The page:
The halal certification was awarded by the MUI’s Director of Food Control, Lukmanul Hakim, to Director of Starbucks Indonesia Anthony Cottan at a Starbucks coffee shop in Botani Square, Bogor, on Wednesday.
According to Lukmanul, Starbucks, with its 176 coffee shops in Indonesia, voluntarily worked for the halal certificate, even at the risk of bearing extra costs, to maintain trust with its Muslim consumers.
“We appreciate what Starbucks did. We hope other coffee shop chains would follow suit. Starbucks realizes the need to consume halal products, and they have invested to create a halal-guaranteed system,” said Lukmanul.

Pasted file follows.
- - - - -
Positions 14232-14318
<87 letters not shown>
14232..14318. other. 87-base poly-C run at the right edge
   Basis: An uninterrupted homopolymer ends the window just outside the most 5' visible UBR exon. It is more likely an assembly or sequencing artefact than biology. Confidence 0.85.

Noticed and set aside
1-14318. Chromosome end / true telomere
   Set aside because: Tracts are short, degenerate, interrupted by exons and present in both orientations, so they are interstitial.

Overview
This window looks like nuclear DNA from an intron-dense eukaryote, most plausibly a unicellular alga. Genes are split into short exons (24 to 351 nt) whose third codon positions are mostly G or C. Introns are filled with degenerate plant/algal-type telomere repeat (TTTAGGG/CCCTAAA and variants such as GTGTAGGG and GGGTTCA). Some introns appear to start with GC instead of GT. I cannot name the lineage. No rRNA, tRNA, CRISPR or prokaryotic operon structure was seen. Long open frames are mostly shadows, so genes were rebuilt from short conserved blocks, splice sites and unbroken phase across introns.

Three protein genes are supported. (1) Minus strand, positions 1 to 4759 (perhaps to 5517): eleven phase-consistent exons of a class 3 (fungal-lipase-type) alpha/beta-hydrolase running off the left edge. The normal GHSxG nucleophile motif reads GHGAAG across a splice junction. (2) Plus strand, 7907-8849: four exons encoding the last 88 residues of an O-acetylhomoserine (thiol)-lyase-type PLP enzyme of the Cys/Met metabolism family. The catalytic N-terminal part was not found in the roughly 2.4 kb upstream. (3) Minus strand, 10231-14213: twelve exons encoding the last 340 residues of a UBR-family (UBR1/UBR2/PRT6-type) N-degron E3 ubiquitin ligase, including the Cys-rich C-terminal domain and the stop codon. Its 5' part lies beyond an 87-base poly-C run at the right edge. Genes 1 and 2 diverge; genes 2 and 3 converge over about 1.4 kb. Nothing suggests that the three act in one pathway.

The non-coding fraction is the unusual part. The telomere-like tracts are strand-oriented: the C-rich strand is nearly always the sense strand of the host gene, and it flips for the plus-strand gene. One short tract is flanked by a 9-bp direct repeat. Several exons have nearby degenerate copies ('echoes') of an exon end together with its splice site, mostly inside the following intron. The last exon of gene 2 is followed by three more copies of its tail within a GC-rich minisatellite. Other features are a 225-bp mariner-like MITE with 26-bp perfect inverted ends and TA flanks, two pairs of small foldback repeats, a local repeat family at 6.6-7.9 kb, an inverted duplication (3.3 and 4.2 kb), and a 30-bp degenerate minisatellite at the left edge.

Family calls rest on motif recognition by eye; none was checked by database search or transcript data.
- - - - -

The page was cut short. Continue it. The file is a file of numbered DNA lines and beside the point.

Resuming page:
“Halal products will always be the priority in our business. We’re optimistic Starbucks will win the hearts of Indonesians, of which a majority of the population are Muslim,” Anthony Cottan added.
Even though Starbucks mainly serves coffee, it had been rumored that some of their products contained traces of pork or alcohol, which drove some Muslims to boycott the American coffee chain.
The fact that Starbucks, like some other major restaurant chains like Burger King, Hanamasa, and Bread Talk wasn’t halal-certified by the MUI, did not help its cause in a country where Islam is dominant.